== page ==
4. Any indemnification under paragraphs 1 and 2 of this Article TEN, (unless ordered by a court) shall be made by the Corporation only as authorized in the specific case upon a determination that indemnification of the Director, officer, employee or agent is proper in the circumstances because he has met the applicable standard of conduct set forth in paragraphs 1 and 2 of this Article TEN. Such determination shall be made (a) by the Board of Directors by a majority vote of a quorum (as defined in the By-Laws of the Corporation) consisting of Directors who were not parties to such action, suit or proceeding, or (b) if such quorum is not obtainable, or, even if obtainable a quorum of disinterested Directors so directs, by independent legal counsel in a written opinion, or (c) by the stockholders. 5. Expenses incurred in defending a civil or criminal action, suit or proceeding may be paid by the Corporation in advance of the final disposition of such action, suit or proceeding as authorized by the Board of Directors in the manner provided in paragraph one of this Article TEN upon receipt of an undertaking by or on behalf of the Director, officer, employee or agent to repay such amount if it shall ultimately be determined that he is not entitled to be indemnified by the Corporation as provided in this Article TEN. 6. The indemnification and advancement of expenses provided by or granted pursuant to the other provisions of this Article TEN shall not be deemed exclusive of any other rights to which those indemnified may be entitled under any statute, by-law, agreement, vote of stockholders or disinterested Director or otherwise, both as to action in his official capacity and as to action in another capacity while holding such office.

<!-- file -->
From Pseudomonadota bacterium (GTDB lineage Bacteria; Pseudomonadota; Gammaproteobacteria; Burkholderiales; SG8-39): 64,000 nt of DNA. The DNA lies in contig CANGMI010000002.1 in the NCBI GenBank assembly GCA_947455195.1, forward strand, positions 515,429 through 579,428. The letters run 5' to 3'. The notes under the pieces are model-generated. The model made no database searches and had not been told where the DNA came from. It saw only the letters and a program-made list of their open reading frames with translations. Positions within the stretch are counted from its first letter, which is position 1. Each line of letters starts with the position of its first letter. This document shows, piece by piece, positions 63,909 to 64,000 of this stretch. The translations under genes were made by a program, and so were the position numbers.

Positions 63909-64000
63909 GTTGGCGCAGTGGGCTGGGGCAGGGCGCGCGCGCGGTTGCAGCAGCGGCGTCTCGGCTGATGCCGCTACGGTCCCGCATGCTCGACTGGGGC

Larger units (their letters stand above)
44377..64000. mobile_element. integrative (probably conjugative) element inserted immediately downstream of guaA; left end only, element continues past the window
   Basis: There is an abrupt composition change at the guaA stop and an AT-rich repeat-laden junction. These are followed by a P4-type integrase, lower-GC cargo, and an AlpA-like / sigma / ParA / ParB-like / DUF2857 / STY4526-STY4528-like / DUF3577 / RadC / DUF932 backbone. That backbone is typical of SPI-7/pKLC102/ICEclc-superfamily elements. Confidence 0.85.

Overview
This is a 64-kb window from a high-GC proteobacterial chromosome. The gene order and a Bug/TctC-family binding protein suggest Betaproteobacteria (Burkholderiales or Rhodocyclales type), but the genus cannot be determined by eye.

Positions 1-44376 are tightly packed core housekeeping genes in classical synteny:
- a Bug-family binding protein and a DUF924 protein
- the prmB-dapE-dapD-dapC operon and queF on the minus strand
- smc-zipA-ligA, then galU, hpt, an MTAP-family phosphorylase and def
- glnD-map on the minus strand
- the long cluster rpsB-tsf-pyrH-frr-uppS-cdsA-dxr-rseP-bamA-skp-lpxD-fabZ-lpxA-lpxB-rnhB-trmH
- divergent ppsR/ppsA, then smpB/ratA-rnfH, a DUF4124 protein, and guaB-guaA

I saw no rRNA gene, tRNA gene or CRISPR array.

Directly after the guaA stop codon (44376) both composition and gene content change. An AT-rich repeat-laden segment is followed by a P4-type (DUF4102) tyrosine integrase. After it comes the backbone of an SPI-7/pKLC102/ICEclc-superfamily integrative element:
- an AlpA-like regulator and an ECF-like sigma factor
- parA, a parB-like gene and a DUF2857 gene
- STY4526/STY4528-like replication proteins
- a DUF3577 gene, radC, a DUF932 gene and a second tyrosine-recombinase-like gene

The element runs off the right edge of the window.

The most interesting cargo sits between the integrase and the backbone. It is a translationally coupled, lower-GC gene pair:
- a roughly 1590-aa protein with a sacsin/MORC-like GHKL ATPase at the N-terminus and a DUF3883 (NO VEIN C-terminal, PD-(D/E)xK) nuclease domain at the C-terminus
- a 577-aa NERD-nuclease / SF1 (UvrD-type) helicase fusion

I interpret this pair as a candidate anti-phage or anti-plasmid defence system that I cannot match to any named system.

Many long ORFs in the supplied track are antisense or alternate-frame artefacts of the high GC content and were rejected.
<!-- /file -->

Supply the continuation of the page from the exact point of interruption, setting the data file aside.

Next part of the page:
4. Any indemnification under paragraphs 1 and 2 of this Article TEN, (unless ordered by a court) shall be made by the Corporation only as authorized in the specific case upon a determination that indemnification of the Director, officer, employee or agent is proper in the circumstances because he has met the applicable standard of conduct set forth in paragraphs 1 and 2 of this Article TEN. Such determination shall be made (a) by the Board of Directors by a majority vote of a quorum (as defined in the By-Laws of the Corporation) consisting of Directors who were not parties to such action, suit or proceeding, or (b) if such quorum is not obtainable, or, even if obtainable a quorum of disinterested Directors so directs, by independent legal counsel in a written opinion, or (c) by the stockholders. 5. Expenses incurred in defending a civil or criminal action, suit or proceeding may be paid by the Corporation in advance of the final disposition of such action, suit or proceeding as authorized by the Board of Directors in the manner provided in paragraph one of this Article TEN upon receipt of an undertaking by or on behalf of the Director, officer, employee or agent to repay such amount if it shall ultimately be determined that he is not entitled to be indemnified by the Corporation as provided in this Article TEN. 6. The indemnification and advancement of expenses provided by or granted pursuant to the other provisions of this Article TEN shall not be deemed exclusive of any other rights to which those indemnified may be entitled under any statute, by-law, agreement, vote of stockholders or disinterested Director or otherwise, both as to action in his official capacity and as to action in another capacity while holding such office. 7. The Corporation shall have power to purchase and maintain insurance on behalf of any person who is or was a Director, officer, employee or agent of the Corporation, or is or was serving at the request of the corporation as a director, officer, employee or agent of another corporation, partnership, joint venture, trust or other enterprise, against any liability asserted against him and incurred by him in any such capacity, or arising out of his status as such, whether or not the Corporation would have the power to indemnify him against such liability under the provisions of this Article TEN. 8. For purposes of this Article references to "other enterprises" shall include employee benefit plans; references to "fines" shall include any excess taxes assessed on a person with respect to any employee benefit plan; and references to "serving at the request of the Corporation" shall include any service as a director, officer, employee or agent of the Corporation which imposes duties on or involves services by such director, officer, employee or agent with respect to an employee benefit plan, its participants or beneficiaries; and a person who acted in good faith and in a manner he reasonably believed to be in the interest of the participants and beneficiaries of an employee benefit plan shall be deemed to have acted in a manner "not opposed to the best interests of the Corporation" as referred to in this Article. 9. The indemnification and advancement of expenses provided by, or granted pursuant to this Article TEN shall continue as to a person who has ceased to be a director, officer, employee or agent and shall inure to the benefit of the heirs, executors and administrators of such a person. 14